Zach Donnenfield | Mustang News

The San Luis Obispo County Public Health Department announced Monday, Jan. 11 that intensive care unit (ICU) availability for local hospitals increased to 66%. On Jan. 12, the ICU availability decreased to 61%. 

The Jan. 11 announcement comes after local hospitals and public health officials adjusted the metrics to account for both licensed and staffed ICU beds. 

Prior to ICU bed adjustments, the number of available beds included ones that were licensed but not guaranteed to be staffed.  

“The hospital ICU information we’re providing is based on data provided by local hospitals to the County Public Health Department,” San Luis Obispo County Public Health Officer Penny Borenstein said.

Borenstein said the San Luis Obispo County Public Health Department plans to update local ICU bed capacity daily. 

“We are always trying to improve the information we provide to the public in order to help them understand the local situation and that this is part of that effort,” Borenstein said.  

However, Borenstein added that while the ICU capacity has increased overall, the COVID-19 virus is still very prevalent throughout the county. 

“While at this time the ICU capacity in SLO County is better than in the Southern California Region, our local COVID-19 situation is getting worse and the risk of getting or spreading COVID-19 is higher than it has ever been,” Borenstein said.

Borenstein also said community members should take safety precautions to slow the spread of COVID-19. 

“Avoid social gatherings, wear your face coverings out in public, stay home if you’re sick, and stay home for at least 10 days if you have been exposed to COVID-19,” Borenstein said.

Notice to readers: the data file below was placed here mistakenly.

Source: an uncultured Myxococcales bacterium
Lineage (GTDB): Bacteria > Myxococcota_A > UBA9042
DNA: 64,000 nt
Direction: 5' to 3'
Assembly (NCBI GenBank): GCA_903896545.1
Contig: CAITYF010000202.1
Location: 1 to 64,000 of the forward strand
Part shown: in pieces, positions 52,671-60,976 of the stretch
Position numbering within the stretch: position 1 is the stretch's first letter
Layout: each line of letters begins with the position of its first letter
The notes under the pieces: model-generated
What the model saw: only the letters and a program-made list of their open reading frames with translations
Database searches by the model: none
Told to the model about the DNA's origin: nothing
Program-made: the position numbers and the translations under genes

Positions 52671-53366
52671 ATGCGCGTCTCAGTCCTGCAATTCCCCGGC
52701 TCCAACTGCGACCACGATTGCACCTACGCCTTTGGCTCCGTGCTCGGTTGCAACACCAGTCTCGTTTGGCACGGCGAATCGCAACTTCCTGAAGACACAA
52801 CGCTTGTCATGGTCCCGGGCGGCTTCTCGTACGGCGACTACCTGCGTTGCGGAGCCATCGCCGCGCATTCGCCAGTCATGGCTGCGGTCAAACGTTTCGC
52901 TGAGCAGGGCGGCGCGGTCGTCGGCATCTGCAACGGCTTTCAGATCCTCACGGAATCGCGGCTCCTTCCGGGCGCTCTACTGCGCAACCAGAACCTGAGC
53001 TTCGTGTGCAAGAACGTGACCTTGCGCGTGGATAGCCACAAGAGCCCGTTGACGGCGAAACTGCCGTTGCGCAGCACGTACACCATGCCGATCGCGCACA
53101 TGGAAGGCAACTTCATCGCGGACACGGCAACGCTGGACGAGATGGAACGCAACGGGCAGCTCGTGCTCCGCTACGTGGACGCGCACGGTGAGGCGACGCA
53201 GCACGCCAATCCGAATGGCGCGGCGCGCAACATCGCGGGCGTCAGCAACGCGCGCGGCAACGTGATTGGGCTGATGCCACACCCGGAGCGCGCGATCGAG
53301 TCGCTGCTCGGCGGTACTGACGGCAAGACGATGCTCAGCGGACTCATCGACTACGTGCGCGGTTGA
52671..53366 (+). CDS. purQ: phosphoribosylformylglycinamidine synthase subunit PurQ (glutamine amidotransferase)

Dignity Health Central Coast Chief Medical Officer Scott Robertson said that staffing levels have also been affected by the increased demand for ICU beds in recent weeks.

Towards the beginning of the pandemic, Dignity Health Central Coast cross-trained staff, hired travel nurses and hired 20 Cuesta College graduates to support the nursing staff.

Robertson said that Dignity Health Central Coast hospitals, including locations in San Luis Obispo, Santa Barbara and Ventura counties, are experiencing a COVID-19 surge greater than when the pandemic began.

According to Robertson, Dignity Health has enacted surge plans to utilize additional bed space that was prepared for increases in ICU patient volume. 

Robertson also said that the increase in ICU patients has affected the hospital staff. 

“Our staff have been working tirelessly since the inception of the COVID-19 pandemic,” Robertson said. “With the demand this has put on them physically, mentally and emotionally, they are growing increasingly fatigued as they continue to care for the community.” 

With COVID-19 cases on the rise, Robertson said he encourages the San Luis Obispo County community members to enact COVID-19 safety measures.

“We encourage the community to do their part to slow the spread by spending time only with those in your immediate household, masking, social distancing and hand-washing.” 

San Luis Obispo County residents can retrieve updated information on local ICU bed capacity as well as other county-wide COVID-19 statistics on www.ReadySLO.org

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